Training Cycle 2
Emphasis: Speed Endurance (Anaerobic Capacity)
Weekly Mileage: 60% of peak
Long sprints of 30-90 seconds, with jogging recovery intervals at least double the length of time as the reps.
Training Cycle 3
Emphasis 1: Speed Endurance (Anaerobic Capacity)
Emphasis 2: VO2max (Aerobic Power)
Weekly Mileage: 65% of peak
Hard runs of 3-5 minutes at or very near 100% max heart rate (about 6-9 seconds per mile faster than 5K race pace, or about 15-18 seconds per mile faster than 10K race pace), with jogging recovery intervals slightly less than or equal to the time of the reps.
Training Cycle 4
Emphasis: VO2max (Aerobic Power)
Weekly Mileage: 70% of peak
As above, hard runs of 3-5 minutes at or near 100% max heart rate (about 6-9 seconds per mile faster than 5K race pace, or about 15-18 seconds per mile faster than 10K race pace), with jogging recovery intervals slightly less than or equal to the time of the reps.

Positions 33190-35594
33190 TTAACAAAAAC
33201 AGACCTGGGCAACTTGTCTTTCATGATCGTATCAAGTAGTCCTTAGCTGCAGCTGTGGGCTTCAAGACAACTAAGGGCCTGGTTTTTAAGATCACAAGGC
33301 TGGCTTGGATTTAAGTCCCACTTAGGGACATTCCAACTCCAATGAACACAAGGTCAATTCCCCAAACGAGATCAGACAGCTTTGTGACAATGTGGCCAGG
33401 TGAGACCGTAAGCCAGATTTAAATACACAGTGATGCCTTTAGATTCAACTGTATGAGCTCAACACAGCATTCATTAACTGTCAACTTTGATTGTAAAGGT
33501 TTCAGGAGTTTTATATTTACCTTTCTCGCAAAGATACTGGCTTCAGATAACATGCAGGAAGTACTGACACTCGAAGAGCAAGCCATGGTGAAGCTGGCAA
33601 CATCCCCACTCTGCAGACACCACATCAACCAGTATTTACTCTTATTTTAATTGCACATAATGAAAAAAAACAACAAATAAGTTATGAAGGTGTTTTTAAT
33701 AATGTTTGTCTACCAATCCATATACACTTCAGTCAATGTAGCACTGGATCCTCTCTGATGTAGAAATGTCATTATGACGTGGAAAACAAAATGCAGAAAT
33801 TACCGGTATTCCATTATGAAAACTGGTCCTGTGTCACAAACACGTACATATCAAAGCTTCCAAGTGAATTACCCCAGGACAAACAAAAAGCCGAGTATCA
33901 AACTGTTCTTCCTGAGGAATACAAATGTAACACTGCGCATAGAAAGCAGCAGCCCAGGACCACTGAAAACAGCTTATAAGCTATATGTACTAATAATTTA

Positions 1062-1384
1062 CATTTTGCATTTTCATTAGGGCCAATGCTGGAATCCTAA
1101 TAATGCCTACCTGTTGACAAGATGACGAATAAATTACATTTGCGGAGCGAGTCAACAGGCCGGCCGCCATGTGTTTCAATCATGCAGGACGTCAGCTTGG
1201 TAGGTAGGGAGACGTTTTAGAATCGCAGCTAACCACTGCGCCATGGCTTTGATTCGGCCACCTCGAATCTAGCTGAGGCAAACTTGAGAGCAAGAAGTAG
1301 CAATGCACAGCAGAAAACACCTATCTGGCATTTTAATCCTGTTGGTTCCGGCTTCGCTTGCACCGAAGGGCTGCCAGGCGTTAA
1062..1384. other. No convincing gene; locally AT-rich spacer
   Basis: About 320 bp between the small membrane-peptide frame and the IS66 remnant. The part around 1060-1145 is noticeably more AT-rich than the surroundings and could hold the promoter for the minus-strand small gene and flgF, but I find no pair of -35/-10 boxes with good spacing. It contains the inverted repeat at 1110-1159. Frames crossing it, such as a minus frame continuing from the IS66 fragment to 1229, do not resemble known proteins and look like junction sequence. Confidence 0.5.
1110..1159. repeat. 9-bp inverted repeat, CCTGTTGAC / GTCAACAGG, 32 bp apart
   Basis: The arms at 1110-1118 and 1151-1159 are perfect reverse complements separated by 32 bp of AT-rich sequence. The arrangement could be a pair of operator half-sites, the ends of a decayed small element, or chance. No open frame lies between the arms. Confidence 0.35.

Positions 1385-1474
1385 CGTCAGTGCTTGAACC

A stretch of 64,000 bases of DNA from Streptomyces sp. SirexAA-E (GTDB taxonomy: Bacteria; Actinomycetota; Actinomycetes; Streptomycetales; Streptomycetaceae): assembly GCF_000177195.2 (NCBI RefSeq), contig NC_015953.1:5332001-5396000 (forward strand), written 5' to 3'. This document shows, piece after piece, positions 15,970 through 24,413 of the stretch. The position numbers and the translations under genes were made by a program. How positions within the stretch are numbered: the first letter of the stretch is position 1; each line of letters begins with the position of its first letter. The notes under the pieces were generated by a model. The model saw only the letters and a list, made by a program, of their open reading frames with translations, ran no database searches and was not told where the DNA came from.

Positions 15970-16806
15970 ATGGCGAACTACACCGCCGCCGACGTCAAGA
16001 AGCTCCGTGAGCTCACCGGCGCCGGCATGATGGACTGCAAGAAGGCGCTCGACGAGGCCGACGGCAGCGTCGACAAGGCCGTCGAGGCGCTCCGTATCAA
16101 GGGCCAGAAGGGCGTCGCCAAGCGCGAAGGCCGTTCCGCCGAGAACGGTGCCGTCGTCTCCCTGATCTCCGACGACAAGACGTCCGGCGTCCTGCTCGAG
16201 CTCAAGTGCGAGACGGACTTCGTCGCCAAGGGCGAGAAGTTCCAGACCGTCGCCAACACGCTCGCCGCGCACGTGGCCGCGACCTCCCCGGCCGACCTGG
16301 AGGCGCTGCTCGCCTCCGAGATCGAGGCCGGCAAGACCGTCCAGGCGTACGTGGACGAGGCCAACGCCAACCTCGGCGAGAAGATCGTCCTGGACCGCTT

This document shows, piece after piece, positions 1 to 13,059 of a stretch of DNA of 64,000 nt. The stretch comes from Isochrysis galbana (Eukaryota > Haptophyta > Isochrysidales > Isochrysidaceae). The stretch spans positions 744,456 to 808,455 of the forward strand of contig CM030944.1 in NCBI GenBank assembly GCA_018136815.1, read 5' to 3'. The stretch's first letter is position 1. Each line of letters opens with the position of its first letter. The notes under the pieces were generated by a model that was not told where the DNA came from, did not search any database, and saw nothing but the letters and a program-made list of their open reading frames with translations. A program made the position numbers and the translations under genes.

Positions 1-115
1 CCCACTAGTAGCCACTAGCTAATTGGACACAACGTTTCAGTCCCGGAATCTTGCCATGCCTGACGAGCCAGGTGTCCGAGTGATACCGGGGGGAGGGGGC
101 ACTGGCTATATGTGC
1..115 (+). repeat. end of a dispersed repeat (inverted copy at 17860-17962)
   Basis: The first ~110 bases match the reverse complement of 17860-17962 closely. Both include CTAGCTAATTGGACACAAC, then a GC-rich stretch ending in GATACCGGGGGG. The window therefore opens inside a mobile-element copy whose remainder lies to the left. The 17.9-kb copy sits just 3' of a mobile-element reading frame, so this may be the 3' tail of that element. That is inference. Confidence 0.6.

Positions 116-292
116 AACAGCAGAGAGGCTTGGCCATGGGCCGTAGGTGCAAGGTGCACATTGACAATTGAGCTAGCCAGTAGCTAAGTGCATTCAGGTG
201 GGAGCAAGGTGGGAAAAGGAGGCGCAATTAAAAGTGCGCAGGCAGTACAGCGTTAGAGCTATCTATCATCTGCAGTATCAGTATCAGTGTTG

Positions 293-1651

PHASE 2: SPECIFIC PREPARATION
- Acidosis Threshold and Marathon Pace
- Weekly Mileage: 75-100% of peak
Training Cycle 5
Emphasis 1: VO2max (Aerobic Power)
Emphasis 2: Acidosis Threshold
Weekly Mileage: 75% of peak
Comfortably hard runs at 85-90% max heart rate (about 15-18 seconds per mile slower than 5K race pace or about 9-12 seconds per mile slower than 10K race pace).
Training Cycle 6
Emphasis 1: Acidosis Threshold
Emphasis 2: Marathon Pace
Weekly Mileage: 85-90% of peak
Runs at realistic goal marathon pace, extending the amount of time to sustain the pace.
Training Cycles 7, 8, & 9
Emphasis: Acidosis Threshold
Emphasis 2: Marathon Pace
Weekly Mileage: 90-100% of peak